3) Long ago when I was a youngin', I bought a cream-puff used 1989 Buick Regal. Great car! Among the first things I wanted to do was change the 6 spark plugs. At the time I had a mechanic in Brooklyn that I really trusted and he let me look over his shoulder and chat and learn, so it was well worth the out-of-pocket to let someone else do the work. When it came time to remove one of the plugs, he had a tough time of it. It must've taken him 15 minutes to finally figure out how to get in there to get it out. When he removed it, he examined it and was convinced that it was an ORIGINAL plug. This might've been at 60k miles, 4-5 years. All the other plugs had been replaced except for this one. So, whoever did the work in the past (perhaps a dealer, perhaps a local mechanic), they just didn't want to go to the trouble to figure out (a trick) how to access that plug and remove/replace it. I sincerely doubt it was the owner of the vehicle that DIY. When you're a DIY-er, you are DETERMINED. You WANT it done right. Don't you ?
  • 3) Personal SATISFACTION.

    I really enjoy doing it! It's as simple as that.

    It's therapeutic, it's relaxing, it's fun, it's interesting. I get to find out more about how things work.

    Some people like carpentry, some like tinkering with electrical stuff, some people like developing their own pictures, some like crocheting, some like painting, some like ironing. For me, it's working on my car.
  • 4) You know the QUALITY OF THE PARTS that are being used.

    YOU go out and purchase the parts yourself. YOU get to choose specifically which brand/model/quality part you want to install. You don't have to worry that you paid someone to install an OEM brake rotor, but he went out and saved money and bought an aftermarket!

    For the most part, I buy TOYOTA parts. I buy TOYOTA oil filters, brakes, rotors, air filters, PCV valves, etc. Some things that I'll buy that are NOT OEM include: brake fluid, oil, windshield washer fluid, leather interior cleaner, tires.
  • 5) You will probably SAVE MONEY.

    When you let a service shop do the work for you, dealer or other, they are going to almost always get a discounted price to purchase the parts he's going to use (whether OEM or not). But have you ever seen the service shop pass that savings on to you? Of course not. So the price you'll pay for the parts is pretty much going to be the same if you have a shop do the work for you, or if you walk into the dealer to purchase them. EXCEPT...don't underestimate the power of the www ! I have purchased many of my parts from places via mailorder, by locating the best prices for what I wanted using the internet. I have purchased from RockAuto and TexasToyota with great satisfaction. Even if you factor in the shipping costs, I still got the parts cheaper than if I purchased them at my local Toyota dealer. I've purchased oil filters, PCV valves, air filters, gas filters, brake parts, and spark plugs.
  • 6) CONVENIENT.

    This one you can easily argue both ways. Unfortunately I don't have my own closed garage, so doing most of this work I have to rely on Mother Nature cooperating. But if not for that, it would usually be more convenient for me to do the work when I want to do it.

    If you want to change your own oil/filter, it might take 30 minutes to DIY. If you have to drive to the dealer/shop, wait on line, fill out forms, wait, etc, that might take quite a bit more than 30 minutes. Of course, if your dealer is right next door to your grocer, and you can do other shopping while the oil is being changed, then maybe it's a wash.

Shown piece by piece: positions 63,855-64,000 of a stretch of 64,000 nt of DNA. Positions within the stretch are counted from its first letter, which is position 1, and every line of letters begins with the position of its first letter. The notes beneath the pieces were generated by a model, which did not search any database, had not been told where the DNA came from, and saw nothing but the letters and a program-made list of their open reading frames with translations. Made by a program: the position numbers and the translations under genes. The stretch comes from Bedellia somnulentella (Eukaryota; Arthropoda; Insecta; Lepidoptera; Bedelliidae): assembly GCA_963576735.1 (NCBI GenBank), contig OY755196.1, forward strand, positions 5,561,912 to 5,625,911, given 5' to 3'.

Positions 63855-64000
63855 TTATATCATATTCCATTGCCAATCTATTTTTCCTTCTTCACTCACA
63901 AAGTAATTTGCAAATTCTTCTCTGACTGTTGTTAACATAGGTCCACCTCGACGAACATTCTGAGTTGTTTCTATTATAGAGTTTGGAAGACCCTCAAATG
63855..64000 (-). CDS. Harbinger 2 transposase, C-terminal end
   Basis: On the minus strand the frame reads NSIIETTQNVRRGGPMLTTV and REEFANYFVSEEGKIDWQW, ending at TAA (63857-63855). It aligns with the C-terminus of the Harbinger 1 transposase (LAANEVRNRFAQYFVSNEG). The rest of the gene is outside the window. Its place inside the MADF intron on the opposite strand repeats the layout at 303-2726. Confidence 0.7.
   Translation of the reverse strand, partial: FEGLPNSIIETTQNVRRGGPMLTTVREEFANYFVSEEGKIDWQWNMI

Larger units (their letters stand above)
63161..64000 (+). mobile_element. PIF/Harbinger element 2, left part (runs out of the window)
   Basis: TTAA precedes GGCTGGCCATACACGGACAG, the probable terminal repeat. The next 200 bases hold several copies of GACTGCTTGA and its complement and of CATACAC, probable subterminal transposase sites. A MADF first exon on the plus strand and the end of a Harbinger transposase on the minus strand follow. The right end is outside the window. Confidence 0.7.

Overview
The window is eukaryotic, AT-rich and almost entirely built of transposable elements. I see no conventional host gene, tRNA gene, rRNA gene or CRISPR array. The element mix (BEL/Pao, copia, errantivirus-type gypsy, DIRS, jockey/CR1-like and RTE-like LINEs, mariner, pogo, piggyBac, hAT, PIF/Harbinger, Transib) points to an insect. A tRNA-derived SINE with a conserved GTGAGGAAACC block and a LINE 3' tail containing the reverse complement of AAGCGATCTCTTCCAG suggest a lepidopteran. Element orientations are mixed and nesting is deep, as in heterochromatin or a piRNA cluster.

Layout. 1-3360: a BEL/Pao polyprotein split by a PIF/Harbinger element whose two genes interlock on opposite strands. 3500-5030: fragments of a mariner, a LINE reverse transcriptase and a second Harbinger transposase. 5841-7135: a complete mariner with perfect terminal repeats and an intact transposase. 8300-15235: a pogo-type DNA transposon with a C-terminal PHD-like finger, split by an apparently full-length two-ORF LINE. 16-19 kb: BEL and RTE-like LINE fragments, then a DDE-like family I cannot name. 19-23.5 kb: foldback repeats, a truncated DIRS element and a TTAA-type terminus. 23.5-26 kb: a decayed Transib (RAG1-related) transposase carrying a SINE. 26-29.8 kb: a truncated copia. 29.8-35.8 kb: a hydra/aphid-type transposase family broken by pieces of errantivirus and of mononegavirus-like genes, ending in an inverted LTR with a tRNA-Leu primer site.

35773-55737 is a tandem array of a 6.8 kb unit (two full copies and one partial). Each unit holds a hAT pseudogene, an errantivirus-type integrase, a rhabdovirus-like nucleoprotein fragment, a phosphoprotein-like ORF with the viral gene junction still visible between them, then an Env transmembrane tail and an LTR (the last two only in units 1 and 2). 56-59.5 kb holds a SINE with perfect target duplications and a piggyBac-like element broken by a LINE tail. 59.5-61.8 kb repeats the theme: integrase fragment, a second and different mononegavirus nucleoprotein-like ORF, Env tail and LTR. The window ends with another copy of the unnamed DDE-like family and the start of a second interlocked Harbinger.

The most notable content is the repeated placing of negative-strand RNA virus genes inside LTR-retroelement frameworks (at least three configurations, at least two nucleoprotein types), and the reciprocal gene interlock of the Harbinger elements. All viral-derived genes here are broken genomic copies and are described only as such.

• ClairesClaires Chicago areaPosts: 976
    Solaraman,

    Have you ever considered blogging here? Or posting a how-to guide?

    MODERATOR
    Need help getting around? claires@edmunds.com - or send a private message by clicking on my name.

  • I'm new here but not to HP forums. We own several GM cars and a Z71. One thing that both Car Makers share is the use of DexCool Anti Freeze. Over 22 states have filed Class Action Lawsuits against the use of the Red Anti Freeze. See Here for info on the major problems this gunk rings down upon its users. (http://www.dexcoolsettlement.com/). I would recommend going to a BP authorized shop and spending the (+/-) $85 (for v8) to flush and replace with Prestone OAT (organic acid technology) antifreeze. The issues with DexCool are major with respect to damage to head gaskets, water pumps, thermostats and anything else it comes into contact with. The high phosphates and borates levels do sever damage to parts because of the lack of silicate lubricants as well as some inherent type of electrolysis. Allmost all experts agree you don't have to use the manufacturers coolant. The new extended life coolants from Zerex, Prestone, will be just as good. The new antifreezes or Extended Life Antifreeze Coolant (XLC or ELC) use Organic Acid Technology (OAT) containing neutralized organic acids (organic acid salts) that protect engine parts from corrosion instead of the inorganic inhibitors such as silicates, phosphates and / or borates in the old (red) antifreezes. Most experts agree you don't have to use the manufacturers coolant. The new extended life coolants from Zerex, Prestone, will be just as good. OAT is recommended in engines with aluminum components (heads or radiators) such as Subarus, Honda ,Toyotas and BMWs because Borates can be bad for them. OAT coolants also have extended lives, up to 150,000 mi. Hybrid OAT (HOAT) coolants, such as "Zerex G-05¨." Use organic acids, but not 2-EHA (2-ethylhexanoic acid) (different organic acids are used). Hybrid OAT coolants add some silicate to provide quick-acting protection for aluminum surfaces.
    Check out the link provided, C 4 yourself.
    BTW; I just bought an 07 Silver Sport for the wife; 15k,looks new. Going to drop it to the weeds and save gas $$$ (she favors the Z71). Sweet Car and hard to find here on the West Coast. Great Fourm; Just what I need to find out what works and who does good work..
    Greek.
This discussion has been closed.